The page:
8 Substitution-permutation network  One way to implement a key- dependent pseudorandom permutation  Substitution-permutation network: – S-box = substitution is a small (random) 1-to-1 function for a small block, e.g. 2 4 …2 16 values – P-box = bit-permutation mixes bits between the small blocks – Repeat for many rounds, e.g. 8…100 – Mix key bits with data in each round – Decryption is the reverse  Cryptanalysis tries to detect differences between this and a true random permutation 8 [Wikimedia Commons]

9 Cipher design  It is not difficult to make strong block cipher: long key, large S-boxes, many many rounds  Good bock ciphers are – fast to compute in software – require little memory – cheap to implement in hardware – optimized for both throughput and latency – use a short (e.g. 128-bit) key, which is expanded to the round keys, but still allow fast key changes – etc.  The difficulty is in finding a balance between performance and security 9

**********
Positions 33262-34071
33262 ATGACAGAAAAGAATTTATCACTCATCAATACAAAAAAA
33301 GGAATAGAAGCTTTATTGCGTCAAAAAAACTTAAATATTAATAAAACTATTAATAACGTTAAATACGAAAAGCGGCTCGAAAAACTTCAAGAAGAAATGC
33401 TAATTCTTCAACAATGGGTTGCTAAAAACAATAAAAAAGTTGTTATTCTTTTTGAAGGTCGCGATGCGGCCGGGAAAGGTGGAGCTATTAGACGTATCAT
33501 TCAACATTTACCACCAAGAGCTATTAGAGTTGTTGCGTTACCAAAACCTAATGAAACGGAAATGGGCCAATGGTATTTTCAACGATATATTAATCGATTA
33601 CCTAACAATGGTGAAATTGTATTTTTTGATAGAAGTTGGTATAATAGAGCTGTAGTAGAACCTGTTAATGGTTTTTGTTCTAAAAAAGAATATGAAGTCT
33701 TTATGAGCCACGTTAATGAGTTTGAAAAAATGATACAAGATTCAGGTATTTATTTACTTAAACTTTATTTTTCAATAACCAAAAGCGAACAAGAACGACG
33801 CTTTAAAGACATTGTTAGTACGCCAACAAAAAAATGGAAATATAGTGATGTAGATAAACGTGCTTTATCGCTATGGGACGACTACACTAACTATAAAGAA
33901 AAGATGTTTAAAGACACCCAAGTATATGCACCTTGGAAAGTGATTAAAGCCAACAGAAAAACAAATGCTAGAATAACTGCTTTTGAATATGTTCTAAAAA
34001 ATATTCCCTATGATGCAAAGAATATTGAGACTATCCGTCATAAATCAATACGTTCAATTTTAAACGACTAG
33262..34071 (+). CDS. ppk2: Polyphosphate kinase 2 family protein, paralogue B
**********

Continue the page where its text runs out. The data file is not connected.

10 AES  Advance Encryption Standard (AES) – Standardized by NIST in 2001 – 128-bit block cipher – 128, 192 or 256-bit key – 10, 12 or 14 rounds  AES round: – SubBytes: 8-byte S-box, not really random, based on finite-field arithmetic, multiplication in GF(2 8 ) – ShiftRows and MixColumn: reversible linear combination of S-box outputs (mixing effect similar to P-box) – AddRoundKey: XOR bits from expanded key with data  Key schedule: expands key to round keys 10

11 Cipher modes  When message is longer than one block, cannot just chop it into blocks and encrypt them independently of each other (why?)  Need a block-cipher mode, e.g. cipher-block chaining (CBC)  Random initialization vector (IV) makes ciphertexts different even if the message repeats (IV is also sent to the receiver, it is not secret)  Padding to expand text to full blocks 11 [Wikimedia Commons]